A few years ago The Journal of the American Academy of Dermatology released a study on the trend of tattooing. In it, they estimated that 24% of the population between the ages of 18 and 50 had at least one tattoo. But that was five years ago. It is likely much higher now.
And the most popular tattoo? It is the tribal band, a sun or butterfly, or some Chinese script that one can only hope means what you think it means when you commit to wearing it for the rest of your life.
A tattoo is all about commitment and communicating your “brand”.
So I wonder why our parents and our teachers don’t routinely get tattoos of our school logo. Come to think of it, I see all kinds of tattoos every day at my school, but I have never seen even one that promotes our brand.
That’s troubling. Not because I want to see a bunch of tattoo designs of our school, but because tattoos are the the ultimate expression of a customer’s faithfulness to a product. The single most powerful indicator of customer loyalty is when clients willingly share their positive experience with family and friends and urge them to see for themselves. It is the concept of “net promoter”.
And how do citizens of a capitalist and democratic society express their product loyalty? Through their frequent patronage. By word of mouth. By wearing a tee shirt (Hard Rock Cafe-London?) Through Twitter and Yelp and Facebook.
And by affiliating oneself to an idea… symbolically captured in a tattooed brand: the mercedes benz hood logo, the channel interlocking “c’s”, the nike swoosh, the flirtive persona of the playboy bunny, the venerable “NY” of the New York Yankees.
If you were to Google tattoo designs for Harley Davidson you would find pages and pages of them and no shortage of examples carved into every conceivable body part. It is a small price to pay for attaching oneself to the notion of raw power, independence and engineering excellence. Tattoos are, among other things, metaphoric.
If you Google tattoo designs for your school, on the other hand, chances are you won’t find any. You won’t find my school either and that’s the problem. Our stakeholders would sooner ink images of automobiles or household appliances or tobasco sauce to their forearms than their neighborhood school.
There may be some reasons for that:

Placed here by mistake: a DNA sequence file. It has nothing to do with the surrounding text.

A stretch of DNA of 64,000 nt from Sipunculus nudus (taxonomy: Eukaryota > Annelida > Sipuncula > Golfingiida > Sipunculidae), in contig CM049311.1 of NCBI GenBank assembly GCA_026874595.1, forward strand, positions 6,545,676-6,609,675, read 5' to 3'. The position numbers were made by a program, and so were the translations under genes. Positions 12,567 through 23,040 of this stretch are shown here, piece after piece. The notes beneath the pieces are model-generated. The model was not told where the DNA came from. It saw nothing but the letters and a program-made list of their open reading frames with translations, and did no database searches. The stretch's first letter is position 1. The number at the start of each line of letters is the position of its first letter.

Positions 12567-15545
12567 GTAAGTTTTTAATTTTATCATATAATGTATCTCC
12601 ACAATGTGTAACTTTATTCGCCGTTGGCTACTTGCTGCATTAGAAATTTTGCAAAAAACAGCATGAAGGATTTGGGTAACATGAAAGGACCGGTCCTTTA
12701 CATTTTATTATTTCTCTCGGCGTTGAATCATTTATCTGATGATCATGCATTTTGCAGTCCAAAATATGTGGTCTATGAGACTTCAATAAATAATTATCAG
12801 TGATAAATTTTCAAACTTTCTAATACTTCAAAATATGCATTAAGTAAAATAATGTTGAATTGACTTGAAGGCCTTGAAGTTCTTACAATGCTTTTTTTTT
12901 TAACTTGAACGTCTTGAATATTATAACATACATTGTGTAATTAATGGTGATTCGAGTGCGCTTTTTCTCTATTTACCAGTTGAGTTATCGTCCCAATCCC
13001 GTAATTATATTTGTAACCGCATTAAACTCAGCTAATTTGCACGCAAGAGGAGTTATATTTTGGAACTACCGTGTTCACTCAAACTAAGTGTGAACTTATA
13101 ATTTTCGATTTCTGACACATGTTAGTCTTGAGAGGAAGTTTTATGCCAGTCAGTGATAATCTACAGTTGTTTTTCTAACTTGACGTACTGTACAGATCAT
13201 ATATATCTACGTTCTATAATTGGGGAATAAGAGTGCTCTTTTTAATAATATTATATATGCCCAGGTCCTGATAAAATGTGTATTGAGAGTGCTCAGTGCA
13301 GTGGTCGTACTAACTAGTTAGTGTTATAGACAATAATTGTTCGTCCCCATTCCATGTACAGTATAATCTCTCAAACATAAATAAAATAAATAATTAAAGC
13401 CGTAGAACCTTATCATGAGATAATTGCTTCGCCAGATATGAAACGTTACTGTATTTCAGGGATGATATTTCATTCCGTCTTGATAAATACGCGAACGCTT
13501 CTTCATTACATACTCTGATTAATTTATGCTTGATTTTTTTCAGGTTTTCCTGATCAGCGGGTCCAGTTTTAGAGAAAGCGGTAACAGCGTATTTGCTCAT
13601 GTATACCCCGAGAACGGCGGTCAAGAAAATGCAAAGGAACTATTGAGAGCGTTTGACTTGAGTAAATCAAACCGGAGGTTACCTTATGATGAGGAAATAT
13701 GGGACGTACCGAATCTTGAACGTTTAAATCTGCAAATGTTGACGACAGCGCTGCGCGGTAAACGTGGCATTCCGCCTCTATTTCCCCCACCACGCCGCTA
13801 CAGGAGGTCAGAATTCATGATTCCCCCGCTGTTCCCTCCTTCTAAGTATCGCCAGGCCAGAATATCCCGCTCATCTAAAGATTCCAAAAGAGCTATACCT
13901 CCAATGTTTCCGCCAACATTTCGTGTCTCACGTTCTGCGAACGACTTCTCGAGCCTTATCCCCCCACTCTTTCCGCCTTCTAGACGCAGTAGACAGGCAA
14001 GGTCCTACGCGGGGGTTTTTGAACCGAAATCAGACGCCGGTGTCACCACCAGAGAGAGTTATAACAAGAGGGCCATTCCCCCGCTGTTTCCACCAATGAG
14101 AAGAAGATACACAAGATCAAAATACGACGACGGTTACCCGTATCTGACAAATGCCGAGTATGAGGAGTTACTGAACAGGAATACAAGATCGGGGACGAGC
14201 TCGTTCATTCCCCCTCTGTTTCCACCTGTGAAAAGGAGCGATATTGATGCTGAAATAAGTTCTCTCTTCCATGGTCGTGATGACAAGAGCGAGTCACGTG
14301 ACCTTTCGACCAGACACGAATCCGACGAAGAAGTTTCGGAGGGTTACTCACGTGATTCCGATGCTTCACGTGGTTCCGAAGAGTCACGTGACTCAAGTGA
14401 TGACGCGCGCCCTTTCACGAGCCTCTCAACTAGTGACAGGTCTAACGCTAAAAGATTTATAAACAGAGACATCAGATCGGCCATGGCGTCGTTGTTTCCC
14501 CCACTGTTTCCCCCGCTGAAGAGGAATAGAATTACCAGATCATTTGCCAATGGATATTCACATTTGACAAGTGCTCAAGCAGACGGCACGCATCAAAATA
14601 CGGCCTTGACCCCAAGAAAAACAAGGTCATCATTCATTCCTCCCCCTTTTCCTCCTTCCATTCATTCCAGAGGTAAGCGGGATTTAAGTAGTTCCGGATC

• Product brands are familiar and reliable and often represent an attribute that an individual is willing to “advertise” for the rest of his or her life. It is less about the product and more about the metaphor. And our schools don’t make good life-long metaphors.
• When schools do show up as tattoos they are logos for universities like USC or Notre Dame or the bright red “A” of the Crimson Tide. But don’t be mistaken. These tattoos are not in tribute to the math department or to the fine services rendered over in accounting. They represent football teams that win more than they lose. Teams with history and swagger. We all like a winner. The Trojans may be on probation but they certainly aren’t in Program Improvement.
• Perhaps most importantly, if someone is willing to tattoo the icon of a business or product to their body, it is because that brand is incontrovertible and well defined. There is no going back. There is, for example, no debate about who (or what) the Apple or Target icons represent.
The neighborhood elementary school? That’s a different story.
But if people have a positive enough experience in the marketplace, if they are so passionate about a product that they feel it in their bones, if they are willing to shout from the rooftops, to at least buy the (Ferrari) tee shirt until they can afford the car– then you have a brand that works.
And if people are willing to compromise their career aspirations for a visible tattoo, to endure the stinging pain and fuss with the healing process, to brook the criticism from mom and the in-laws, to say nothing of their jealous friends’ incessant chiding–it is only because they believe so deeply in what that brand represents.
And, sadly, that is why there aren’t a lot of public schools represented in tattoos. Neither for metaphoric value. Nor for the sake of sentiment.
When it comes to our experience in public schools, there simply is no “brand” identity that invokes the kind of passion required to allow some 19 year old to carve a Chevy monster truck with Bridgestone tires into your ribcage. We forfeited that responsibility to the marketing genius of politicians who chose instead to brand public schools in a far less generous light: as ineffective, archaic, moribund sinkholes that waste taxpayer dollars.
Time for a different brand. Time to promote the extraordinary capacity of teachers and schools to not only engender amazing academic results in whatever test you want to gives us… but to simultaneously prepare students for a future that they will actually inherit– one that will no doubt require them to think, create, innovate, problem solve, communicate (in multiple languages) and work effectively with others.
What would that brand look like? And would you be willing to tattoo the icon to your body if it all lead to extraordinary results?
(This post also appears on LeaderTalk)